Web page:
I think that his life experience was particularly challenging, in that this was not someone who was in any way raised to go to war. This is someone who came from a huge amount or privilege, generations of privilege, was an intellectual, and abhorred unnecessary violence. And at the same time, to be in a situation that you can’t really escape from does have a sort of quasi-animalistic strength, and depending on your point of view, viciousness in attempting to survive. Unless you take to point of view that he was actually trying to die, which was also possible! I don’t think anyone, least of all him, could answer which of those two it was.
There is that element to him. The temptation when telling stories about people who clearly have a lot of emotion underneath the surface but didn’t necessarily show it, the immediate instinct is to go ‘look at everything that was going on underneath’. And I don’t think that’s true to them and in a way, I think that’s almost a disservice to their memory. My job is to know what was going on underneath but it isn’t to show that, it’s to allow the story to show that. It's to allow the audience to see that or not.
I think that because Sassoon is such a larger than life character, both as an individual and in terms of the, what he represents culturally, along with [Wilfred] Owen and the others is, it’s difficult not to go ‘This is who I thought Siegfried Sassoon was’ and I think a big part of my responsibility is to not do that, and to just be the man named Siegfried Sassoon, rather than to put forward a theory on who I think Sassoon was. To create something that allows people to form their own opinions of who Sassoon was rather than tell them who I think he was.
Just one last question. Why do you think this film should be made? Or do you think this film should be made?!
S: Umm, I do! Clearly I do!
I think it does come back to the questions of… we are members of a generation who have never lived through the threat of war. We’ve never lived through it. Unless we choose to sign up for an army, and even in that situation, it’s entirely possible that we would never see combat. The threat and possibility of war simply do not exist for us. We have different threats, we have different fears, we have different problems, but the idea of being at war isn’t present and I think that that the fact that war doesn’t feel like it’s a possibility, the fact that our being on a battle ground doesn’t feel like a possibility has lead to, in no small part, what is often mistakenly described as apathy amongst our generation.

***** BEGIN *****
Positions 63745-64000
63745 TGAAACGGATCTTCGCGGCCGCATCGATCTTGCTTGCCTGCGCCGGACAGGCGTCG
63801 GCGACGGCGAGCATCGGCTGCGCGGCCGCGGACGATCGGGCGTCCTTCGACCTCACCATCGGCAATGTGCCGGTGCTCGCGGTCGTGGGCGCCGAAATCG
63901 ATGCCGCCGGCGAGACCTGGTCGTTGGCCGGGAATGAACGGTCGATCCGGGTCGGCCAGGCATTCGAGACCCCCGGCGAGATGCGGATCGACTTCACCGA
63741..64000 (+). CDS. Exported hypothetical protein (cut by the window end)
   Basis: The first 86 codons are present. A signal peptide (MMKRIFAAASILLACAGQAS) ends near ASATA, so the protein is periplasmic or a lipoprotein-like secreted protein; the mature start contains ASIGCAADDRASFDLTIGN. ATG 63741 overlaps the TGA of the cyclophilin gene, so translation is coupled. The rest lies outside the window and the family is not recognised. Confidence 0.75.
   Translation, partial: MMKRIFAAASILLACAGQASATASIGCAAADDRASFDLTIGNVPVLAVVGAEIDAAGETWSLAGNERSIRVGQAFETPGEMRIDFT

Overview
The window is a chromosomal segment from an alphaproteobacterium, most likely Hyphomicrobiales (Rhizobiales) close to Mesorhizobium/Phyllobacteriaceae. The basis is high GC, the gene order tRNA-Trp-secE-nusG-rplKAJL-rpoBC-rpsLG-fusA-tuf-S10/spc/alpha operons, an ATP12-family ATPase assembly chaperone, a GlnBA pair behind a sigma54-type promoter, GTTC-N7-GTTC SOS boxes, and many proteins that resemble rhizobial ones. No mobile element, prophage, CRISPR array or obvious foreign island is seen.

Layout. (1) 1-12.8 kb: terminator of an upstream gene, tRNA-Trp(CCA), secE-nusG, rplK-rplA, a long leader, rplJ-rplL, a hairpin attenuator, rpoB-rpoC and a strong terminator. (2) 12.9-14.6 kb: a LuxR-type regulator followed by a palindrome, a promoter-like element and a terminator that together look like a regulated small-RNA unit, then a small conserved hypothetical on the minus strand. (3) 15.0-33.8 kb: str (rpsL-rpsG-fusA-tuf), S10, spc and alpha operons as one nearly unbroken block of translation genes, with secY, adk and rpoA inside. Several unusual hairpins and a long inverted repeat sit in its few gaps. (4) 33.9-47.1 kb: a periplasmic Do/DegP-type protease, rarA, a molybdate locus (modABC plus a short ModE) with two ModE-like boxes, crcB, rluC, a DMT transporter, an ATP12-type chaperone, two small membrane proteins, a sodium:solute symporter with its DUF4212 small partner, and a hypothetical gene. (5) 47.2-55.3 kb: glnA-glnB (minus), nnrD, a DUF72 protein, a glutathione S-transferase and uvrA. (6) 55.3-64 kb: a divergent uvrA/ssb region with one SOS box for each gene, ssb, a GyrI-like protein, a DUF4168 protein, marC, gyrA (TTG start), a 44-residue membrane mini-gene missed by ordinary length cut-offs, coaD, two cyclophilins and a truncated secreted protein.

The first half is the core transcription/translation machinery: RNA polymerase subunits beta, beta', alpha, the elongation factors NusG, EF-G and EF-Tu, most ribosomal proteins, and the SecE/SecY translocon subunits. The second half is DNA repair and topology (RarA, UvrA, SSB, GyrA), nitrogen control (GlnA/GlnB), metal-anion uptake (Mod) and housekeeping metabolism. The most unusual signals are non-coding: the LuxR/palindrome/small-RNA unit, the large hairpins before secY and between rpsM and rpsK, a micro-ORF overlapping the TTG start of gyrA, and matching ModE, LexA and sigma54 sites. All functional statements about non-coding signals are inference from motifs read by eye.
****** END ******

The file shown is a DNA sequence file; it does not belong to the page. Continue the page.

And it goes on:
I don’t think it is apathy... people care but the sense of urgency isn’t necessarily there. But I think that looking at people who were our age at a time that war was just a constant possibility and reality, and exploring those same conversations we have now, under those circumstances, is incredibly important, because in my estimation, misguided nationalism and the mistaken belief that geographical coincidence is the same thing as cultural identity are the main drivers that lead to war.
So when I see a indisputable rise in those ways of thinking on the global political stage, I can’t help but feel that all story-tellers, and all artists have a responsibility to ask as many questions of that as possible, because it’s all we do at this point.
It’s all we really have. Stories.